A Fantastic Fear of Everything with Official Soundtrack (Exclusive to Amazon.co.uk) 
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Simon Pegg takes centre stage in A Fabulous Fear of Everything, a comedy with an edge to it, that never quite measures up fully to its ideas. Still, there are still things to like here, in an ambitious British production that centres very heavily on its leading star.
Pegg stars as a writer, one who is researching his latest piece of work for television. In the process, he becomes more and more interested in Victorian serial killers, to the point where, as the title suggests, fear kicks in very easily. Stylistically interesting, the film never quite builds on that premise, and the back end in particular struggles. But Pegg is on good form here, and A Fantastic Fear of Everything is an interesting enough movie to warrant a viewing or two.
The disc comes with a series of interviews, a trailer, and deleted scenes. And then there's a feature length commentary track, which is the finest supplement of the lot. This features Simon Pegg along with co-directors Crispian Mills and Chris Hopewell, and they're engaging company. A Fantastic Fear of Everything may have problems, but it remains an interesting film on an interesting disc. –-Jon Foster
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I wouldn't call myself a fan of Simon Pegg, at the same time there isn't a movie of his I've seen and disliked, so if you're not so keen on his films then you might find this one rough to watch.
Sure, I didn't find it that funny - The most amused I felt during this film, if at any one point, was a small clip around the ending (I did have a good laugh at it, too) though the film itself did enough to keep me occupied to watch it the whole way through, despite how I am a lover of watching films it seems my attention span towards watching films for the first time has become relatively short recently and I have to get back to where I left off at a later point, this was not the case for this film however.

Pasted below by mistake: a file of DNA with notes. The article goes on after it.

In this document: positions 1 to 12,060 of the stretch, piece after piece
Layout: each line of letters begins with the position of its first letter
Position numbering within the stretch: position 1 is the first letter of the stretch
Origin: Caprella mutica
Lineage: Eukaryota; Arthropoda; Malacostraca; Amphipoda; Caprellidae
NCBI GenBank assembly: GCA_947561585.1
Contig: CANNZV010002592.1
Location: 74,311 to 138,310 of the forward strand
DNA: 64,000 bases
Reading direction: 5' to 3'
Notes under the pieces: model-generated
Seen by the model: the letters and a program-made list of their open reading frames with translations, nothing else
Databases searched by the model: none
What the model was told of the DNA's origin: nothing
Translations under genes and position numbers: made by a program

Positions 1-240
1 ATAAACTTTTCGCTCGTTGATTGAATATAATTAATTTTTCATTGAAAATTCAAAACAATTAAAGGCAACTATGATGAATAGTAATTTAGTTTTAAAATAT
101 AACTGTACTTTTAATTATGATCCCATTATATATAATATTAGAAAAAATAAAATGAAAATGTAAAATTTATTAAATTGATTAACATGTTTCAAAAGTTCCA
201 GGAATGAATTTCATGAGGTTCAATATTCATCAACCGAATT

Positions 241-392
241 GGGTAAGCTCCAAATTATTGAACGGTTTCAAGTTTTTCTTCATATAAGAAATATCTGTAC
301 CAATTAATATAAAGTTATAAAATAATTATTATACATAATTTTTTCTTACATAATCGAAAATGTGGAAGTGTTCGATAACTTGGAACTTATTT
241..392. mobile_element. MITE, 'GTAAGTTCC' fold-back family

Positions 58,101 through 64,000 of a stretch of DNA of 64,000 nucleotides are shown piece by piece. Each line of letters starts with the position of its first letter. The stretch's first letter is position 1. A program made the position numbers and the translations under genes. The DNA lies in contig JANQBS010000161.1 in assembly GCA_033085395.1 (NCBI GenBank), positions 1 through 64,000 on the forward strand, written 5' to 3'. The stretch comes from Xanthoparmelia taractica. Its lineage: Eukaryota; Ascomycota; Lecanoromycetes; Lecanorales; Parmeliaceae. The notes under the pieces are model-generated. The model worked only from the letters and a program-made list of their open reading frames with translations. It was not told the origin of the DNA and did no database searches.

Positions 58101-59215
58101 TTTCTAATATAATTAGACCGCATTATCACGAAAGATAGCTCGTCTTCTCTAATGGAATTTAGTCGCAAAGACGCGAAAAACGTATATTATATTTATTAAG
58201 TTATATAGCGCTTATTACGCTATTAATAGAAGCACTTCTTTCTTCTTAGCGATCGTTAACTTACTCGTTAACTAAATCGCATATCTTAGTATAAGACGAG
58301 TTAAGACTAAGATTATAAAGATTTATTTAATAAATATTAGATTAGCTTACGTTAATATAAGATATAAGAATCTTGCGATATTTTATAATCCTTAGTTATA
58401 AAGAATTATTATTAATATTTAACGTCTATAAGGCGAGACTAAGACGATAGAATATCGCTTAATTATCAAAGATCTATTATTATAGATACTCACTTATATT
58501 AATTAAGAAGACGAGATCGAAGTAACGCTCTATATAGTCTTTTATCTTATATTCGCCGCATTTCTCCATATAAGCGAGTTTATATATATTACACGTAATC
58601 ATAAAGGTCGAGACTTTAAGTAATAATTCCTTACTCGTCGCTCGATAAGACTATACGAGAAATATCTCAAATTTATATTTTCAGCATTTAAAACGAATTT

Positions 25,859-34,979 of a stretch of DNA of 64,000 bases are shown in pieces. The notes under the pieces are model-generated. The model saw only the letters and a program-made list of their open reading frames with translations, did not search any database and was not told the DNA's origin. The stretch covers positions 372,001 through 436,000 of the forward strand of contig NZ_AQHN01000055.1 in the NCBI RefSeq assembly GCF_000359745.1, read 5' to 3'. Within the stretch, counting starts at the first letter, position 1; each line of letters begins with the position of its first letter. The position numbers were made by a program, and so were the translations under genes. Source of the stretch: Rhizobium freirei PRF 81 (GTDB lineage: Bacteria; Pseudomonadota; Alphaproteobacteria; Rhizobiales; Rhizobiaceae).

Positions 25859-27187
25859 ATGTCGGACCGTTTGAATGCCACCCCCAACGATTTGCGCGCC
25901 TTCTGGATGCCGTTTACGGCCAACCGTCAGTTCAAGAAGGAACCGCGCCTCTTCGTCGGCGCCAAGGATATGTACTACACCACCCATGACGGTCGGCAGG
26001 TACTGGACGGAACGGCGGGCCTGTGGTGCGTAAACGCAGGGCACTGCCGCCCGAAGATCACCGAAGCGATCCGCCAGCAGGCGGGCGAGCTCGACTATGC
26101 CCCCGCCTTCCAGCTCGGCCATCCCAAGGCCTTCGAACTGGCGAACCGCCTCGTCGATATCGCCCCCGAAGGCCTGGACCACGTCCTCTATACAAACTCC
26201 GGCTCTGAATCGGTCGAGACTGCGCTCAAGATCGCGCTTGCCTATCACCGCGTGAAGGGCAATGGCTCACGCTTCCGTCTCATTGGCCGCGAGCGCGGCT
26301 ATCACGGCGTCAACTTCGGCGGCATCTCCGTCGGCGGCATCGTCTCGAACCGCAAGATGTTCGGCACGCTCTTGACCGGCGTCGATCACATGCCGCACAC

I am pleased to have seen this film and will definitely be recommending it to my friends, if they have yet to see it.
The premise is good but obviously limited, especially when Jack ventures forth, but it is sustained by a clever back-story relating to his abandonment by his mother when only a young child. This also ties him in with an active serial killer of sorts and develops Jack into a more rounded character than a psychosis riddled man stuck in a depressing flat.
The humour is definitely black with a little slapstick thrown in for good measure. Jack’s descent into terror provides many opportunities for macabre humour and Simon Pegg is perfect for the role. He is ably assisted by Amara Karan as a surprise love interest, a woman who is intelligent, brave, and pretty; and also Alan Drake as Perkins.
It is an entertaining film, the kind that Hollywood generally does not make. In turns it manages to be humorous and yet also a little gritty, its’ reflections of life in launderettes and on streets at night give it an edge. It also has a surreal feel that is developed by the animated story that pulls everything together at the end.